Is South America the next big travel frontier for gay
The distances to many South American cities from Europe are no
than they are to the USA, and the costs of travel in South America range
dirt-cheap to fairly moderate, but few destinations here presently
popularity in the gay travel market.
Quite a few gay
have become aware that Brazil's sexy and scenic Rio de Janeiro (left) has a
and energetic gay scene, and some others have learned about the
sophistication and nightclub prowess of Argentina's Buenos Aires, but
other South American cities are rapidly developing cachet.|
Here's a quick primer on where you'll find the most happening and
scenes throughout the continent.
Few of the world's cities are more captivating
than Brazil's Rio de Janeiro.
Photo courtesy Rio de Janeiro Tourist Office
Buenos Aires, Argentina - Seasoned travel writer Michael Luongo calls
Argentina's capital city, Buenos Aires, as one of the world's "sexiest
most sophisticated" gay destinations. It's the only city in South
that compares with Rio in terms of gay popularity. Luongo further
Buenos Aires as an incredibly forward and flirtatious city, and notes
it's quite common for total strangers to strike up a conversation with
visitors, whether the intention is romantic or otherwise.|
This isn't a let-it-all-hang-out party place like Rio. Rather, in
Aires, lesbians and gay men socialize on a fairly low-keyed level,
the city's many trendy outdoor cafes and stylish restaurants - plus a
number of gay bars. While you won't necessarily encounter a Castro- or
Chelsea-like gay playground where same-sex couples stroll hand-in-hand,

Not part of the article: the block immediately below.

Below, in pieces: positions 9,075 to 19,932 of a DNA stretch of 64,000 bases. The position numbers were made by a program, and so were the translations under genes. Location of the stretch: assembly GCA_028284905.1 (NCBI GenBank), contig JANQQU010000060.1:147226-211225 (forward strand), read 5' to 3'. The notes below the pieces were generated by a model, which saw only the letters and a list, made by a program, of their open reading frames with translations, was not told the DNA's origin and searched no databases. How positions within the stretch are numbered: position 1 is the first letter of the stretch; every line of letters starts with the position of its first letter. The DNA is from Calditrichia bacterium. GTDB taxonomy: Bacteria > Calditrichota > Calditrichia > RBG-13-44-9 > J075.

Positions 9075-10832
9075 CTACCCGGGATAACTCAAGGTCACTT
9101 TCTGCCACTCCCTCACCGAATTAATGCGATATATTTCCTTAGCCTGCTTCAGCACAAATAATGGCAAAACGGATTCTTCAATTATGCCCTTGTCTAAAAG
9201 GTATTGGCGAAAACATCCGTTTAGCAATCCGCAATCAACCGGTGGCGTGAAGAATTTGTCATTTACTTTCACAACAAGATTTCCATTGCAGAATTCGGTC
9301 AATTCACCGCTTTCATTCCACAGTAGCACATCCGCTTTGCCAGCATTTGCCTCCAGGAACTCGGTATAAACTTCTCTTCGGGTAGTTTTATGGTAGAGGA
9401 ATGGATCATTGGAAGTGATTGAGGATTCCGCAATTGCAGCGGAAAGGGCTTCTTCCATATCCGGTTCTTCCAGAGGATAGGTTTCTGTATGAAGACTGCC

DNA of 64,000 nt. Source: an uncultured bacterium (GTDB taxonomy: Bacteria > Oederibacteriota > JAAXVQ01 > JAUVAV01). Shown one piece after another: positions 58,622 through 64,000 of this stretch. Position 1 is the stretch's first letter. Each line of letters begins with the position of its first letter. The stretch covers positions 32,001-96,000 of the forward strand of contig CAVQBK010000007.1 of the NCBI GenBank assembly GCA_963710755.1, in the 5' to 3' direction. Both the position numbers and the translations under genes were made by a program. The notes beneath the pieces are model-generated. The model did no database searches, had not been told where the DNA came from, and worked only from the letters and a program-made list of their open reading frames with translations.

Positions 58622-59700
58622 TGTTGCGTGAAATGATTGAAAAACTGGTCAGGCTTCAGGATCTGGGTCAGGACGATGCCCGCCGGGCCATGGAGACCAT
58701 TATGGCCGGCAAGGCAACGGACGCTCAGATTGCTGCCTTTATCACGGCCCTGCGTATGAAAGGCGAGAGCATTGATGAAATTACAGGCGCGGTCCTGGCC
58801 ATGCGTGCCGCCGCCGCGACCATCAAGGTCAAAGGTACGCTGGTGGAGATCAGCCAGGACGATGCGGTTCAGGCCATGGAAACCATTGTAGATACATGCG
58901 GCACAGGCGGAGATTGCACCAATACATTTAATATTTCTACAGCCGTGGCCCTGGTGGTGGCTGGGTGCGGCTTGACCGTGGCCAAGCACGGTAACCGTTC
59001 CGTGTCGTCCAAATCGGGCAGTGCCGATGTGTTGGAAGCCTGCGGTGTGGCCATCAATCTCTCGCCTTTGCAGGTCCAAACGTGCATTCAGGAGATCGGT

will find that residents of Buenos Aires accept gays and lesbians as a
natural component of the urban fabric. This is a city that's equally
appealing among gay singles and couples, and of all ages. On the other
you may feel a bit out of place here if you're unable or uninterested
dressing the part - Buenos Aires takes its style cues from Milan and
The gay scene can be rather fashion- and image-conscious, which - of
suits its devotees just fine.
Rio de Janeiro, Brazil - Rio de Janeiro is gay ground-central for many
American visitors, and it's the only real queer-visible destination in
Brazil. The city is ideally suited to revelers and late-night clubbers,
it's also a better match with travelers who both enjoy and are
with the tempo of a big city. Crime is an issue in Rio, although the
government has made tremendous strides in recent years making the city
LGBT Pride parade of Sao Paulo Brazil with gays, lesbians, flags and crowds. Photo - Luciano_Marques
Whereas Buenos Aires feels distinctly European, sultry Rio grooves to a
tropical beat - residents wear their lust for life on their sleeves.
nightclubs abound and pulse well into the wee hours, and the city's
are infested all day long with sexy and minimally covered bodies.
Matthew Link, author of the Rainbow Handbook Hawaii and numerous
articles, Rio "is one city that can claim to be actually grander than
postcard images, and more glamorous than the songs written for her."
scene here is spread among a few neighbourhoods. Several hotels and inns
to or encourage the gay market, and bars and clubs abound, most of them
kicking into high gear well into the evening, and more than a few of
employing a sexy stable of go-go boys.
Santiago, Valparaiso, and Vina del Mar, Chile - According to Mark
editor of the Fodor's Chile and Fodor's South America guidebooks
former editor of gay newspaper the New York Blade News), gay
life in Chile remains largely underground and discreet, although
the country, in general, has risen markedly since the fall of dictator
Augusto Pinochet in 1990. In Santiago, he notes, you'll find a
gay nightlife, but bars come and go and tend to be publicized primarily
Outside the capital, gay nightlife is limited. There are a couple bars